Without going into the legalities, the compelling and compassionate circumstances associated with this case are as divided between two issues, the illegality of living together and women’s rights in Saudi Arabia.
As is very well known, the primary source of law in Saudi Arabia is the Islamic Sharia which is derived from the Quran. The legal system of Saudi Arabia is exceptional in the world of Islam, in that Muslim countries that retain or adopt Sharia usually determine which parts of the Sharia are enforceable and codify (and thereby modernize) them. In Saudi Arabia, the state regards uncodified Sharia in its entirety as the law of the land and does not interfere with it. The system of Sharia implemented in Saudi Arabia is said to be the closest system in the modern world to the form of Sharia adopted at the advent of Islam.
In 2010, the U.S. State Department stated that in Saudi Arabia “freedom of religion is neither recognized nor protected under the law and is severely restricted in practice” and that “government policies continued to place severe restrictions on religious freedom”. No faith other than Islam is permitted to be practised, although there are nearly a million Christians, nearly all foreign workers, in Saudi Arabia. There are no churches or other non-Muslim houses of worship permitted in the country. Even private prayer services are forbidden in practice and the Saudi religious police reportedly regularly search the homes of Christians. Foreign workers must observe Ramadan and are not allowed to celebrate Christmas or Easter. Compensation in court cases discriminates against non-Muslims: once fault is determined, a Muslim receives all of the amount of compensation determined, a Jew or Christian half, and all others a sixteenth.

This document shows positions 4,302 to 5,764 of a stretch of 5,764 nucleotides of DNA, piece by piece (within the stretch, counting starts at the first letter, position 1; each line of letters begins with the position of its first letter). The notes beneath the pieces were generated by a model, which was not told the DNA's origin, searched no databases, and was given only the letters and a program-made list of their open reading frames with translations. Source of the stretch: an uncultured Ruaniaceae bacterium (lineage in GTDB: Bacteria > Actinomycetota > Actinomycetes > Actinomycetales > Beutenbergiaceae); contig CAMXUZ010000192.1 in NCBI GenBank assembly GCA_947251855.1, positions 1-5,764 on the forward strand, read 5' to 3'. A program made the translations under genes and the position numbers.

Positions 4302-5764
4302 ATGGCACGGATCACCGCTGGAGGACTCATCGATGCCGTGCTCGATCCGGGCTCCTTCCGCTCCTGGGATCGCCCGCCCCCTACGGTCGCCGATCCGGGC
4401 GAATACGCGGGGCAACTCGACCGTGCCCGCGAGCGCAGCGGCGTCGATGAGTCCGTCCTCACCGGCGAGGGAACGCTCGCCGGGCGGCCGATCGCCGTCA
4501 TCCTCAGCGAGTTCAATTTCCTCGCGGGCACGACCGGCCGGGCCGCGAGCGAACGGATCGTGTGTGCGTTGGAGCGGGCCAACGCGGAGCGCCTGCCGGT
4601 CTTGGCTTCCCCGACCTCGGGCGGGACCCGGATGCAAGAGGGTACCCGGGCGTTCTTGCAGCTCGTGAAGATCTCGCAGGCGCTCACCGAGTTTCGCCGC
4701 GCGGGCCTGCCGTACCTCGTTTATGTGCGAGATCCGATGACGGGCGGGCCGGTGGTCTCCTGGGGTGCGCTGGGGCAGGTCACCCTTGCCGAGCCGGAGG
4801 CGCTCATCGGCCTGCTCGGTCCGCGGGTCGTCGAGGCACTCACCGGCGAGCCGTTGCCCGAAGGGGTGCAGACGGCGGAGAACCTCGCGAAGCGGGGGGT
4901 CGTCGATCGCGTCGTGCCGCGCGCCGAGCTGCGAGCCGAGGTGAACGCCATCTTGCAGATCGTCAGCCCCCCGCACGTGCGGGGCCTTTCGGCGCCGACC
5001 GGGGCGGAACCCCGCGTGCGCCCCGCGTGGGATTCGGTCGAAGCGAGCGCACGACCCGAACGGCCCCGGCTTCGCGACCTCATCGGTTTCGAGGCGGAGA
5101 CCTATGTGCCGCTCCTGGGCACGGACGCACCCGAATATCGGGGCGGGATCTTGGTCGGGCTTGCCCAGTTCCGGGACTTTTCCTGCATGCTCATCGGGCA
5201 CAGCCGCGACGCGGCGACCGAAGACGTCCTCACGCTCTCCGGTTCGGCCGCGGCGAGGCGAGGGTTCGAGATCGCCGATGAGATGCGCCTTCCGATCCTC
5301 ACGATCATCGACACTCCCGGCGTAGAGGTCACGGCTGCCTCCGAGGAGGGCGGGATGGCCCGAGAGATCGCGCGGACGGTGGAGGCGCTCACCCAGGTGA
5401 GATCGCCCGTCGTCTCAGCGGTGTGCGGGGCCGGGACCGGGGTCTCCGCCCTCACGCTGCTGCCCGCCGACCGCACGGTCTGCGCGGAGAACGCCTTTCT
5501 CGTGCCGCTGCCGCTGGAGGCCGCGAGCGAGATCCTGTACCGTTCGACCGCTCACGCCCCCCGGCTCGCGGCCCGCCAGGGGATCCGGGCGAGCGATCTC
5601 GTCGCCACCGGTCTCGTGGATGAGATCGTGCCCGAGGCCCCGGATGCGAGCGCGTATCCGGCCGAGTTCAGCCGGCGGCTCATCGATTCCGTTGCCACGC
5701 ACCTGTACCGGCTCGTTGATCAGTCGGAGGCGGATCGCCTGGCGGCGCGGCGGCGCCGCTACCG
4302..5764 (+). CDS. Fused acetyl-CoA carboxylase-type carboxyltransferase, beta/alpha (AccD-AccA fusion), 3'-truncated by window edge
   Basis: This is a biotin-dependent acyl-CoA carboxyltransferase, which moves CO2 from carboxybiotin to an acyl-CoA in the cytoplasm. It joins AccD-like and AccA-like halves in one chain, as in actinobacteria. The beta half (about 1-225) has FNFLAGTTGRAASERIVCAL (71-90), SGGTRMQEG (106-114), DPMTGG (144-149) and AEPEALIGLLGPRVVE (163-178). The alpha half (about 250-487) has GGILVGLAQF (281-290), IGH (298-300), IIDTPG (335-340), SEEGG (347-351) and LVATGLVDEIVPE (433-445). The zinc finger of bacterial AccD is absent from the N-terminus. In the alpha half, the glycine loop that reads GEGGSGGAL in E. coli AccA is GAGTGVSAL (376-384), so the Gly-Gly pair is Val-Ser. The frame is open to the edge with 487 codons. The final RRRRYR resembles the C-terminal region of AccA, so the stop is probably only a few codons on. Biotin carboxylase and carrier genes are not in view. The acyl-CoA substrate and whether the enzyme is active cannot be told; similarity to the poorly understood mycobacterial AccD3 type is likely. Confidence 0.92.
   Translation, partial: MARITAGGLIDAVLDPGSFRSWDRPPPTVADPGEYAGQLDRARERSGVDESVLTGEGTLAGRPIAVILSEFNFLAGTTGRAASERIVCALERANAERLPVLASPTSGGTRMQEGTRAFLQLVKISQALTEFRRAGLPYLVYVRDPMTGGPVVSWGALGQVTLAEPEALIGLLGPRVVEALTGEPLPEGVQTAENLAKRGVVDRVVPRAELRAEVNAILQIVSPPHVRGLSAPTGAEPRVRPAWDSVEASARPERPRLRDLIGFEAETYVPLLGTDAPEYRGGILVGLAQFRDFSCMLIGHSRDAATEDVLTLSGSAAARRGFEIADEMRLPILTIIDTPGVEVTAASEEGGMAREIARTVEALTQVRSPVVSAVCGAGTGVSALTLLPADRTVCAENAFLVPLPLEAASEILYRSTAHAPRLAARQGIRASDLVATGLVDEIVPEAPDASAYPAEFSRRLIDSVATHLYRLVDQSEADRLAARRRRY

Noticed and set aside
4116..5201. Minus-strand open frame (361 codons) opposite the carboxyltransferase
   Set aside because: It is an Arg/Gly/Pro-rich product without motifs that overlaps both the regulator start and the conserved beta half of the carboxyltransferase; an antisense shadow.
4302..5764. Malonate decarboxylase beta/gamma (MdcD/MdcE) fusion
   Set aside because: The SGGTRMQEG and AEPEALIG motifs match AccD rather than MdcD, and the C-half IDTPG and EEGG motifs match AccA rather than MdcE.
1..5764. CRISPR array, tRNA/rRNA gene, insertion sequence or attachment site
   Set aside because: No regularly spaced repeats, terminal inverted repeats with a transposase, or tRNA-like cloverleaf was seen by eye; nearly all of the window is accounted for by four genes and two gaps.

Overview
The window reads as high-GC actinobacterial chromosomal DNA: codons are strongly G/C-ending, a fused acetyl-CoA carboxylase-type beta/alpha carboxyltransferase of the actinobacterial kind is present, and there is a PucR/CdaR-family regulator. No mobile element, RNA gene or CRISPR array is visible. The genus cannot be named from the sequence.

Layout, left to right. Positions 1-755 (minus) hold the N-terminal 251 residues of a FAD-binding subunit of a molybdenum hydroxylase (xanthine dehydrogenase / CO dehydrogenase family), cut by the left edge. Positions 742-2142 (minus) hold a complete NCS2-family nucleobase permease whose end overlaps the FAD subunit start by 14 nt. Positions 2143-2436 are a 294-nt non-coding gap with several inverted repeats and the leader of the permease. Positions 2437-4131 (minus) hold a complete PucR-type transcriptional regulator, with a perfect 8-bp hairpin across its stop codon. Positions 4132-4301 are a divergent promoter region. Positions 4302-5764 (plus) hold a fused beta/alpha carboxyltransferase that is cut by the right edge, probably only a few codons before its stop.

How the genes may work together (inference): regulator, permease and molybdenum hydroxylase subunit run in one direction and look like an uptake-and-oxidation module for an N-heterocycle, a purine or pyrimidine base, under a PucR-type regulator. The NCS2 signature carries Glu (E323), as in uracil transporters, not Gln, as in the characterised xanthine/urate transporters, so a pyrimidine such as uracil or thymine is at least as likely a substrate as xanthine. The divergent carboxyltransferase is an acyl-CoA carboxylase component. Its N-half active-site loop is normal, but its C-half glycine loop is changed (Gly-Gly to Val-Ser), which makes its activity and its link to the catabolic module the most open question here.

Under the religion of Islam, living in a De Facto relationship is considered adultery which is a crime under the Islamic faith.
Our clients would have risked their lives if they ever tried living together in Saudi Arabia.
Women’s rights in Saudi Arabia are unfortunately defined by Islamic and tribal customs. All women, regardless of age, are required to have a male guardian. The World Economic Forum 2009 ranked Saudi Arabia 130th out of 134 countries for gender parity. It was the only country to score a zero in the category of political empowerment. The report also noted that Saudi Arabia is one of the few Middle Eastern countries to improve from 2008, with small gains in economic opportunity.
Only twenty-one percent of Saudi women are in the workforce and make up 16.5% of the overall workforce. Even if the sponsor was to somehow get away with living in an illegal de facto relationship in Saudi Arabia, she would find herself in a very likely situation where she would have been unemployed.
We are pleased to confirm the Subclass 309 (Partner) Visa application was approved, despite the fact the visa applicant and sponsor had never previously lived together.